Rob Gilbreath Secures Victory in Texas Supreme Court for D.R. Horton
Texas Supreme Court Clarifies Duty-to-Indemnify Rule
In an opinion released today, the Texas Supreme Court clarified its duty-to-indemnify ruling in Farmers Tex. County Mut. Ins. Co. v. Griffin, 955 S.W.2d 81 (Tex. 1997). Some courts have mistakenly understood that case to mean that as a matter of law, an insurer owes no duty to indemnify its insured if there is no duty to defend. Today's decision in D.R. Horton-Texas, Ltd. v. Markel Int'l Ins. Co., Ltd.clarifies that the duty to defend and the duty to indemnify are separate and, as such, must be separately analyzed. The homeowner plaintiff's pleadings did not trigger a duty to defend, but the Supreme Court held that D.R. Horton's summary judgment evidence raised a fact question whether its carrier might nonetheless be required to indemnify D.R. Horton against the plaintiff's claims. The carrier relied on Griffin to argue that no duty to defend necessarily means no duty to indemnify, but the Supreme Court observed that its holding in Griffin "was fact specific and cannot be construed so broadly." The case has been closely followed by specialists in insurance coverage law.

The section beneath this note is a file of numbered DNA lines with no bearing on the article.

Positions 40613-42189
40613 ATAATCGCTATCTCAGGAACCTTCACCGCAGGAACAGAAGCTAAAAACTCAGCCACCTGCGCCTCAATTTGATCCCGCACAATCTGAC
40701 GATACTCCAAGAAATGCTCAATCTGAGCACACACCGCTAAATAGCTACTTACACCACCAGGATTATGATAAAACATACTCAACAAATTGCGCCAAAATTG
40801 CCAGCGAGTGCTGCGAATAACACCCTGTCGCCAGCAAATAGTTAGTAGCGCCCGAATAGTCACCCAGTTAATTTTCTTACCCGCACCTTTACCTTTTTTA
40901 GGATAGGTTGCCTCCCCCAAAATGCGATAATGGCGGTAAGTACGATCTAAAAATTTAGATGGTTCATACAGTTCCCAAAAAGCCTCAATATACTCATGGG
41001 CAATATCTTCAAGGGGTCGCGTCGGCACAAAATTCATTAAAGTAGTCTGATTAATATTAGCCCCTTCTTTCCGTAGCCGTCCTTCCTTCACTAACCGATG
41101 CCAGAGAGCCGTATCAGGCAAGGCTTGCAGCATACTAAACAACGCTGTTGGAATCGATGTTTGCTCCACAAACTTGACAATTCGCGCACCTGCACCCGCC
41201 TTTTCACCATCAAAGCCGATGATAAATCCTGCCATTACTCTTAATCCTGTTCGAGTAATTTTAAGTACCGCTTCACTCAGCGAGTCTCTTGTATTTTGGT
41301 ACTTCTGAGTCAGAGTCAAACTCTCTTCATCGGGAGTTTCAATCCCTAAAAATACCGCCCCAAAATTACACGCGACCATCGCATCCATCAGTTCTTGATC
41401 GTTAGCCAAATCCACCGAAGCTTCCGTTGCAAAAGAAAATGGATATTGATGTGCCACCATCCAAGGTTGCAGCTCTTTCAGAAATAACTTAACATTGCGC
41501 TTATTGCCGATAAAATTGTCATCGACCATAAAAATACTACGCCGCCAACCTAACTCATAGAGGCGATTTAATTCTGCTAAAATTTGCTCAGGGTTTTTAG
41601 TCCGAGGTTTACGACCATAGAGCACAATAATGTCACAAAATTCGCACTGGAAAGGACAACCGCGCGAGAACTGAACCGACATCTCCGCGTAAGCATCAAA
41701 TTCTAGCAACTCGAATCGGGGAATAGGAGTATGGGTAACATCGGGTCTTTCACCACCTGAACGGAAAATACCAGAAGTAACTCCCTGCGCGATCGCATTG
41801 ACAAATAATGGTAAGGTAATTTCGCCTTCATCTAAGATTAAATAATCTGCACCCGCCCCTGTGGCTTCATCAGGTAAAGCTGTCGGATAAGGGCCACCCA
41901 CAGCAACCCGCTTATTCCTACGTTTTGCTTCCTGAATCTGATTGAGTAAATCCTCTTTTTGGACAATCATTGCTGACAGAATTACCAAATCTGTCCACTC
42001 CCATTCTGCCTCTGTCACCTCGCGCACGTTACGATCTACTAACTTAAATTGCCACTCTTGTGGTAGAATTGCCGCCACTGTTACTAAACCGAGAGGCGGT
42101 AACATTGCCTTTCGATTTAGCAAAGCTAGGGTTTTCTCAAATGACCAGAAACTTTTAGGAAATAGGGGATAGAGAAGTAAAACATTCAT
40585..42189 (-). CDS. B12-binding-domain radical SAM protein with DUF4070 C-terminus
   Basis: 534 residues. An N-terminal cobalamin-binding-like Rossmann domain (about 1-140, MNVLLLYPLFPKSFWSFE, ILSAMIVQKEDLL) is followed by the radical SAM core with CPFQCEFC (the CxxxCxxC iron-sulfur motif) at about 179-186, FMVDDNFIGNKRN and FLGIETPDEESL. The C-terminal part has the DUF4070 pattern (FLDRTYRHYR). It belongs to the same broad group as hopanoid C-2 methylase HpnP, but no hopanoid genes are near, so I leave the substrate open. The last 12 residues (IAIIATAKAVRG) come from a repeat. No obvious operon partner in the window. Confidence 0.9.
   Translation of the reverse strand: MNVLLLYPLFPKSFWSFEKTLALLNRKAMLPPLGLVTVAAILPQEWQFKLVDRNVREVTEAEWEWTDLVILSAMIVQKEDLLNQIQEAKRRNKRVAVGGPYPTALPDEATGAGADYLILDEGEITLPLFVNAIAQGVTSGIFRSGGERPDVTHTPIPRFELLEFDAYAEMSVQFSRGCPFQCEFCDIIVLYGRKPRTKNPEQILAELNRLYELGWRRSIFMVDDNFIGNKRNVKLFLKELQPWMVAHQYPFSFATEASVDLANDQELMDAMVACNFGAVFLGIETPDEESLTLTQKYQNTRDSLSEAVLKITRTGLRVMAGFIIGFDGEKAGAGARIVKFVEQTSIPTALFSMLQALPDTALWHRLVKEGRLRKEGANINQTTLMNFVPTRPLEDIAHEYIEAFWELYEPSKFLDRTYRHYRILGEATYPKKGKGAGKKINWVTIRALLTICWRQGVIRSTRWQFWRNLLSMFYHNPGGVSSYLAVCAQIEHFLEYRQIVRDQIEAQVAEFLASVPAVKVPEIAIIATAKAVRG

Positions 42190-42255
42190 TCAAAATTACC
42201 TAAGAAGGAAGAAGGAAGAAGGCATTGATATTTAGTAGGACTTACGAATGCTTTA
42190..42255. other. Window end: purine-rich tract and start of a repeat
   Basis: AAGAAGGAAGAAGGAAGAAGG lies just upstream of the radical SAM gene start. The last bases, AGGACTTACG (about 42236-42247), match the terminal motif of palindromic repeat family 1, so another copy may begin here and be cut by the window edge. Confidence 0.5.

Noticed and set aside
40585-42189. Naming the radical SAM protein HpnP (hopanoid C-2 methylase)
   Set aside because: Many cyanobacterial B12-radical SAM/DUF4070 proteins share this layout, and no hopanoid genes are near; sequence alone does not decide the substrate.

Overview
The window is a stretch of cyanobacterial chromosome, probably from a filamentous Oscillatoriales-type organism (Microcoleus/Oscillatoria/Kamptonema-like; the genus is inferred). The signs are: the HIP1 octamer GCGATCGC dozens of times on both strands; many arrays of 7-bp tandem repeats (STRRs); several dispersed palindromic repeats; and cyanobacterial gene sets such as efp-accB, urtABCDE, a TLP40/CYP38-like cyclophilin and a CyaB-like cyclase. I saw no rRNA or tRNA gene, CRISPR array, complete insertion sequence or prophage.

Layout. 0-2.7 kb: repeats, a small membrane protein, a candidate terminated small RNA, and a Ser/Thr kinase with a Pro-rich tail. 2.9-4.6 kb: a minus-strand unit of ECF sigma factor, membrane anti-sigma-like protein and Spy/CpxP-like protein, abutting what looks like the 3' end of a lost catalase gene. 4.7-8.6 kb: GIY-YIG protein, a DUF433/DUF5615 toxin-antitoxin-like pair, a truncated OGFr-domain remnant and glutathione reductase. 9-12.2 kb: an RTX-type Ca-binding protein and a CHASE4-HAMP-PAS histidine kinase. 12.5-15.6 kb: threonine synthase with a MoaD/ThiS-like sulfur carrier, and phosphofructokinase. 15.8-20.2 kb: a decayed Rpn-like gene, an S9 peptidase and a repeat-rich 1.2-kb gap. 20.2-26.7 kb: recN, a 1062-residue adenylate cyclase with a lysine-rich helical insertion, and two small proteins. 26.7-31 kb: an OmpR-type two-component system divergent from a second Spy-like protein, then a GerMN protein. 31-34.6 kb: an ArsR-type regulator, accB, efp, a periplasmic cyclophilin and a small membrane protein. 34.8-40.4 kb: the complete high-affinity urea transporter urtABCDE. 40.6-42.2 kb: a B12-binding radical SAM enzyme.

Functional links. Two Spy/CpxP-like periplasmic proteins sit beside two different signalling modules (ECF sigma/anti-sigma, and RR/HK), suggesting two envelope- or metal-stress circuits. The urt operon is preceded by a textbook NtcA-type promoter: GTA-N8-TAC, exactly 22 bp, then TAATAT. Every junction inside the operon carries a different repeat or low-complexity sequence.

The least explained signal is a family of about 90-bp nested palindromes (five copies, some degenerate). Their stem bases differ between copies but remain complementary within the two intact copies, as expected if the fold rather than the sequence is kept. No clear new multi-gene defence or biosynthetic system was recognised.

D.R. Horton was represented in the Texas Supreme Court by Robert B. Gilbreath of Hawkins Parnell Thackston & Young and Blake S. Evans of Schubert & Evans.